If a big hunk of space rock is crashing down on Earth, I doubt there is much that NASA can do to defend us. There isn't much that can stop a massive rock the size of a moon that is coming down at 10,000's miles per hour.

tpjunkie
Feb 1, 2004, 11:30 AM
Well, in theory if you can detect it soon enough, it only takes a tiny movement to change its course enough to make it a miss instead of hit...a meteor that is deflected a million miles from earth would hardly need to be moved in order to miss the earth.

rock6079
Feb 1, 2004, 01:17 PM
Originally posted by job
eh?

Do you honestly consider it a 'real threat?' Did you watch Armeggedon too many times? :p :D

for those of you who think a comet, meteor or some type of space rock has no chance of hitting the earth. go read "A Short History of Nearly Everything" by Bill Bryson. Good Book. It will open your eyes a little more.

Dont Hurt Me
Feb 1, 2004, 01:55 PM
Its pretty amazing how short the publics memory is on things like the Jupiter Impact. Space is loaded with moving rocks and our planet is moving through space just as our solar system is moving around the milky way. I dont think the rovers will find anything other then some rocks and perhaps what we allready know and that is it had water once.
I dont think Life on mars is going to save Nasa because they wont find any. what Nasa needs is better goals with vision and better management to save Nasa. Nasa needs to stop loosing shuttles and Nasa still needs a better way to space. They still dont seem to be very interested in monitoring our solar system for Earth crossing asteroids,comets or meteors and with the President wanting to revisit the moon and wanting to revisit space capsules like Apollo i dont see the Space Agency doing anything but repeating what we have done 30 years ago.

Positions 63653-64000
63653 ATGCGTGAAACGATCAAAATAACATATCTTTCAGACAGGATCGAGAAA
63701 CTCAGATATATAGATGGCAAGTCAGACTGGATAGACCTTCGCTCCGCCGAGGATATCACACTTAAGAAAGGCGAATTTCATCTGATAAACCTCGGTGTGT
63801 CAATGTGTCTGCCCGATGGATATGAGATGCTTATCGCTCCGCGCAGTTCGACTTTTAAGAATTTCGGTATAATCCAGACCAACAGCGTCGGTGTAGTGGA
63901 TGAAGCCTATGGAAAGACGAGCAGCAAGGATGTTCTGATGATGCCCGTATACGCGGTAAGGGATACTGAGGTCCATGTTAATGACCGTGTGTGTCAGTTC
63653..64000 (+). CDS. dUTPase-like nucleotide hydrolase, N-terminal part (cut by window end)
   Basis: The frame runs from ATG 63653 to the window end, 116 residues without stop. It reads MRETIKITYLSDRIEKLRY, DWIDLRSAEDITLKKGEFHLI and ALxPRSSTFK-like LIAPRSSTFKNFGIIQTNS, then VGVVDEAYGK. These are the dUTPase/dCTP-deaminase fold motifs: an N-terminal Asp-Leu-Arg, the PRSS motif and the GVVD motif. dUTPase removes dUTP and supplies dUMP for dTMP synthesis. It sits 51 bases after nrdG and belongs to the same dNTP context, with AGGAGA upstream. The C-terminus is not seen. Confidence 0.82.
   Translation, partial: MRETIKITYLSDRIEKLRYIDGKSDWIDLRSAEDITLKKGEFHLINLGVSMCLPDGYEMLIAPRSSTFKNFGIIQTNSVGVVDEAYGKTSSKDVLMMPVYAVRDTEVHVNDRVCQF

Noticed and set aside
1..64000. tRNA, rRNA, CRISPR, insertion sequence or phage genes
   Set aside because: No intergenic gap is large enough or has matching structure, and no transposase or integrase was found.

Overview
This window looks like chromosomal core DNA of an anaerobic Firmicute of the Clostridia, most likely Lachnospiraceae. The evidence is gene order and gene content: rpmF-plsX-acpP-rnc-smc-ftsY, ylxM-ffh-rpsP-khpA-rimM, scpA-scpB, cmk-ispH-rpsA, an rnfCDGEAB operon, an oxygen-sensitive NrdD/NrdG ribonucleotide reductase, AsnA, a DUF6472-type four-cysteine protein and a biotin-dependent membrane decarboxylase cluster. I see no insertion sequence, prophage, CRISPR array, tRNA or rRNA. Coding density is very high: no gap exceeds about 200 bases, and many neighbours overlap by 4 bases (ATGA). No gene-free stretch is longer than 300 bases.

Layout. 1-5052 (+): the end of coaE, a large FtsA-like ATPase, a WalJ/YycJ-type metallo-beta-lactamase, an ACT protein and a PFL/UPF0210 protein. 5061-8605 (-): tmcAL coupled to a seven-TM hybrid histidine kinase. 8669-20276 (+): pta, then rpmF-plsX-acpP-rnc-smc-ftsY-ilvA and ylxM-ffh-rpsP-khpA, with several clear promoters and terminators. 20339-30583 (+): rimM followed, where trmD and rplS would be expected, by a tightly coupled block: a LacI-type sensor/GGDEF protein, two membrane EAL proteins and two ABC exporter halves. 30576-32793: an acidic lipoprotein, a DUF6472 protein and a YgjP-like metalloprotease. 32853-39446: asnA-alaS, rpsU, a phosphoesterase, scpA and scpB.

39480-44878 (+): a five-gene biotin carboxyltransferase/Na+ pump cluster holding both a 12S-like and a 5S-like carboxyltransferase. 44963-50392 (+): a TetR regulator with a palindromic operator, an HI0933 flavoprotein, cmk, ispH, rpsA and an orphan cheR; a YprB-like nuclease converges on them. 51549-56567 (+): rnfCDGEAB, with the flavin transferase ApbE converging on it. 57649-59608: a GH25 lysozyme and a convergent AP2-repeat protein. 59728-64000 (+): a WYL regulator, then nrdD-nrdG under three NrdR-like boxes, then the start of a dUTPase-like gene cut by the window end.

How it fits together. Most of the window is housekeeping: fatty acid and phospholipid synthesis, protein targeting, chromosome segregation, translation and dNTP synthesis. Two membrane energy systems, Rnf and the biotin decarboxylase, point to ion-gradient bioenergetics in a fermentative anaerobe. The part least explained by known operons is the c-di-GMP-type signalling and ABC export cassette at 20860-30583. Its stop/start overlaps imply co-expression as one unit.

Building a moon base sounds noble but i dont have confidence in Nasa nor the politicians to complete this and they would rather build weapons,bombs and a bigger defense Dept rather then open space. Even with all the B.S. coming out of George's mouth in the state of the union he didnt even mention the space program. I dont see Nasa doing much of anything except super conservative missions and of course those defense missions while wanting to let Hubble burn up in the atmosphere. Nasa needs Leadership and Vision and todays politicians arent up to it. But they sure know where to go to find those lobbyist and those campaign dollars dont they.

job
Feb 1, 2004, 02:26 PM
Originally posted by rock6079
for those of you who think a comet, meteor or some type of space rock has no chance of hitting the earth. go read "A Short History of Nearly Everything" by Bill Bryson. Good Book. It will open your eyes a little more.

I understand that comet/asteroid impacts are possible, yet I don't see the logic of spending all of NASA's budget on defense against something like that.

Dros
Feb 1, 2004, 03:29 PM
I think that bacterial life existed on Mars. And if it existed before, I think there is good chance there are still living bacteria. On Earth, there are bacteria that live deep (very deep) in the ground, and live off hydrogen and the energy from uranium deposits. Bacteria live at vents at the bottom of the sea. Bacteria live in nuclear reactors, so pretty much, if you have some, they'll evolve to live anywhere.

The surface is barren. But there is water, there is uranium, there is heat from the planet's core. It has been shown that is enough to sustain life here. Why not there? Europa... even better.

The rovers won't be able to find any of these extremophiles, though.

Grimace
Feb 1, 2004, 03:35 PM
a permanent base on Mars will follow shortly after the base on the moon....and the G5 Powerbook.

Powerbook G5
Feb 1, 2004, 03:39 PM
I can just see it now, on the new shuttle they build for the trip to Mars, NASA will have a full contract with Apple to provide PowerBook G5 systems to the crew to operate all systems, but upon launching, there will be a note:

"We owe you 20 PowerBook G5s, but due to the delayed ship dates, they won't arrive until April of next year, thanks for your patience. Apple, inc."

Dont Hurt Me
Feb 1, 2004, 03:50 PM
Originally posted by job
I understand that comet/asteroid impacts are possible, yet I don't see the logic of spending all of NASA's budget on defense against something like that. Nobody said spend all of the budget on this. right now they are spending a tiny amount of the budget on this while shuttle continues to eat up all those dollars while sitting on the gound getting more obsolete by the day. I guess they will need 3 shuttle failures before giving up this turkey.